But she said she isn’t like most teachers.

“The majority of teachers have not had the type of training or experience that I have had,” Rosenbaum said. “There are many teachers with weapons experience, but target shooting and hunting are not the same as being in a life or death high-pressure situation where lives are on the line.”

Rosenbaum said the training in schools would need to be extensive and ongoing.

“I don’t think people are thinking about how difficult it would be to safely and effectively arm our teachers,” she said. “The teachers who volunteer to carry a weapon need to be mentally prepared for the fact that they may have to shoot another human being, and there will be innocent children and adults in close vicinity.”

Rosenbaum said schools are easy targets for violence.

“Everyone is looking for an immediate and easy fix to the problem, but there isn’t one,” she said.

Rosebaum believes the root of the problem is a mental health crisis, and that should be the focus. She said more SROs and improved lockdown procedures and safety plans are more logical than arming teachers.

Local school and police officials say there’s no movement to arm teachers.

“This has not come up in any discussions we have had with parents, employees or the board,” said Lakeland Superintendent Mary Ann Ranells. “We are focusing now on preventative measures to continue keeping schools the safest place for our children to be.”

Laura Rumpler, spokeswoman for the Coeur d’Alene School District, said the energy and focus of that administration and board has been on enhancing and improving safety measures in other ways, through capital improvements and the SRO program in partnership with Coeur d’Alene Police.

“We want to be able to have experts respond, the SROs, they’re trained for this,” Rumpler said.

Coeur d’Alene Police Sgt. Christie Wood oversees the SROs in Coeur d’Alene. The officers have been in Coeur d’Alene schools since 1995, and now have them posted at both traditional high schools, Project Bridge and all three middle schools.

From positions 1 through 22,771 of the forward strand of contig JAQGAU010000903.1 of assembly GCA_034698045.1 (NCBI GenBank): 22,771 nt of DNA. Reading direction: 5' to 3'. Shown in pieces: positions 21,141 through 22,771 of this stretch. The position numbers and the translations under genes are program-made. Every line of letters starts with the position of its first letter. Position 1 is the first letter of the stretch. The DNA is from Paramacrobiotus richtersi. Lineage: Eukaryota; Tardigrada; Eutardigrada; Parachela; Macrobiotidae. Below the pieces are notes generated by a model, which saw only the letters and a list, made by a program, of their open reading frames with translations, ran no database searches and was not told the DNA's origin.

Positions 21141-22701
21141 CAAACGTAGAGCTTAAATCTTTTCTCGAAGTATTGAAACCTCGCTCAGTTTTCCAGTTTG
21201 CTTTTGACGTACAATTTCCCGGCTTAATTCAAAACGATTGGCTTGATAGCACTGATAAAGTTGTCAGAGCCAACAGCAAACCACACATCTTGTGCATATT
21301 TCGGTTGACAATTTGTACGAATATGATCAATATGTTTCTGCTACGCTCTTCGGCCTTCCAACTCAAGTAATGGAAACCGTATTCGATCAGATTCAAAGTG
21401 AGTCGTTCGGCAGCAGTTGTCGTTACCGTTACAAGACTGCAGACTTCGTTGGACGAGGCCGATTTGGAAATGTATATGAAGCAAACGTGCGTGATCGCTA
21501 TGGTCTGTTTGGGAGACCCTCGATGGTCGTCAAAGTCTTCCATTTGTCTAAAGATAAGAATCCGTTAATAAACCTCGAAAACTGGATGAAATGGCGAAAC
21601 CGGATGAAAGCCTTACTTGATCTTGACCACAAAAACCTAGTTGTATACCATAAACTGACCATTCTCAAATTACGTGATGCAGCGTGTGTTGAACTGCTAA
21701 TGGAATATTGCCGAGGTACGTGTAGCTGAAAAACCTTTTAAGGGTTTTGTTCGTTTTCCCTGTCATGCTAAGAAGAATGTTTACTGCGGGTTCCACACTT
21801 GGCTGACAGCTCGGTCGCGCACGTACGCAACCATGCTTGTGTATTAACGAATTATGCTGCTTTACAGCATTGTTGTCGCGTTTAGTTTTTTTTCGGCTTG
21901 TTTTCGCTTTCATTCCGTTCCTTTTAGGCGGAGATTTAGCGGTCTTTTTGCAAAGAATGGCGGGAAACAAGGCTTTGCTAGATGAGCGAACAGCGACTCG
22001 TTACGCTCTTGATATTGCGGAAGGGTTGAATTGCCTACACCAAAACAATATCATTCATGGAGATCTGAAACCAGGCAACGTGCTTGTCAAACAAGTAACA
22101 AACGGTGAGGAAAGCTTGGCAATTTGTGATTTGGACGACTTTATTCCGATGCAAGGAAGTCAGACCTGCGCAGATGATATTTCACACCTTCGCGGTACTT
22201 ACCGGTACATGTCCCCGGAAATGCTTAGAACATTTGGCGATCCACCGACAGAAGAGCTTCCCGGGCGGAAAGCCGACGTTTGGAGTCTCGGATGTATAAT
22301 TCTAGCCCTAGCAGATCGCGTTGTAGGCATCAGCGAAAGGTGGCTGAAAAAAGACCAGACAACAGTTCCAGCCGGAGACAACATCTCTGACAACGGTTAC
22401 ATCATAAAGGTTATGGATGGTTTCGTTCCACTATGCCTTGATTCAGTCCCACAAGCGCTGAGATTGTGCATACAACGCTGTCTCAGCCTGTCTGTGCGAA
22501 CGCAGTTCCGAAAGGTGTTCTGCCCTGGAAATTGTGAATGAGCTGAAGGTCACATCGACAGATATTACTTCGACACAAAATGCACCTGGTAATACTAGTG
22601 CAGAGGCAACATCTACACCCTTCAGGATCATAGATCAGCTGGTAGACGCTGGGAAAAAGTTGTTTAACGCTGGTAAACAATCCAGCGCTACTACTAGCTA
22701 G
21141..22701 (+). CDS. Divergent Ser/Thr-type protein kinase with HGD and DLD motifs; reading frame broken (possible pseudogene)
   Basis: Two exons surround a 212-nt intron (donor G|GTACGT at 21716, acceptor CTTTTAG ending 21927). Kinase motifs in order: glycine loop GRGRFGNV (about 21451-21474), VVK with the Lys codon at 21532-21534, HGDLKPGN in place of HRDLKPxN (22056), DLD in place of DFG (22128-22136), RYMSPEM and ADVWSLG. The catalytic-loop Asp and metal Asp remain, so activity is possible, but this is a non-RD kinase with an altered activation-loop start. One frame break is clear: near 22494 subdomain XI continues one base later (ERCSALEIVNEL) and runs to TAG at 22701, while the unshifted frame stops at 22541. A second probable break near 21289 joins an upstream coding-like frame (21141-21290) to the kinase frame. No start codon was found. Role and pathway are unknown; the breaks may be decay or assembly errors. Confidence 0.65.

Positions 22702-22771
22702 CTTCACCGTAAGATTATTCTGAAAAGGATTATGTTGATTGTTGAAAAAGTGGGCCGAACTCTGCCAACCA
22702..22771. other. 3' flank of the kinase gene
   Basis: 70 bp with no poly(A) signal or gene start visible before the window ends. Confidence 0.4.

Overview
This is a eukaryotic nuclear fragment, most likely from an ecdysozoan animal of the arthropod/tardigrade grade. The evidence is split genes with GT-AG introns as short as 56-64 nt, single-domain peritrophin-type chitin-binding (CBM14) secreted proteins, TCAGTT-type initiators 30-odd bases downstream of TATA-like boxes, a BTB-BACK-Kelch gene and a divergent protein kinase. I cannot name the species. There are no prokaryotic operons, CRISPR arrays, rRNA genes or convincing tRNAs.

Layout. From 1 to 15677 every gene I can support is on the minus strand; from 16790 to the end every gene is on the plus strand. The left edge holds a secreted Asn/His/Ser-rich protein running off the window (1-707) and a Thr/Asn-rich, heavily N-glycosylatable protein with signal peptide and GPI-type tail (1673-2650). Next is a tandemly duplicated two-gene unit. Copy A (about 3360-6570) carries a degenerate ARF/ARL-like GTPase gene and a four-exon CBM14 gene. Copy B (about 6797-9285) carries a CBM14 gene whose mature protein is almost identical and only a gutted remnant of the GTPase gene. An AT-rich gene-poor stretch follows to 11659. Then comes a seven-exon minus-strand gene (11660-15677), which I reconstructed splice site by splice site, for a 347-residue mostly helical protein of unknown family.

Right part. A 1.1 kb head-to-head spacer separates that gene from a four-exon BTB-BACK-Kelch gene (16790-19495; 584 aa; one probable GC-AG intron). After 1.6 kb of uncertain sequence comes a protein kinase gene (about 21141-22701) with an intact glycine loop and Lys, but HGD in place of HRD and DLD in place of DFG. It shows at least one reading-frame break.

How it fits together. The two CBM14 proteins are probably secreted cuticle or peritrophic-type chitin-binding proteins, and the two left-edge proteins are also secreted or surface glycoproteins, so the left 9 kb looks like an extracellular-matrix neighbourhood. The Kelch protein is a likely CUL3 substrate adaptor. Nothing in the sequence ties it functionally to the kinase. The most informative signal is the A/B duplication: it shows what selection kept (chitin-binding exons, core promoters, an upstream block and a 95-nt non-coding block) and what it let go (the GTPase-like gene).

“I feel that compared to other cities across the nation, we’re very progressive with the safety in our schools,” Wood said.

Post Falls Superintendent Jerry Keane said he could easily endorse having an SRO in all of the schools — Post Falls currently has two districtwide and is seeking a third — but there’s too many logistical problems with arming teachers.

“They have tremendous responsibilities as professional educators without having that additional responsibility,” he said.

Post Falls police Chief Scot Haug said arming teachers raises a lot of questions, including the ongoing training and testing that would be needed. Rather, ongoing collaboration between police and the schools on safety needs to happen.

“This planning should become part of our culture, not just discussed when a disaster strikes somewhere across the country,” he said.

Spirit Lake police Chief Gene Marquez said he believes schools already have adequate emergency plans in place.

“I believe if you look at the history of the school systems within Spirit Lake, you will find there were no alarming incidents which would raise the schools to the level of arming the teachers and administrators,” Marquez said. “Our students are being provided with reasonable safety accommodations.”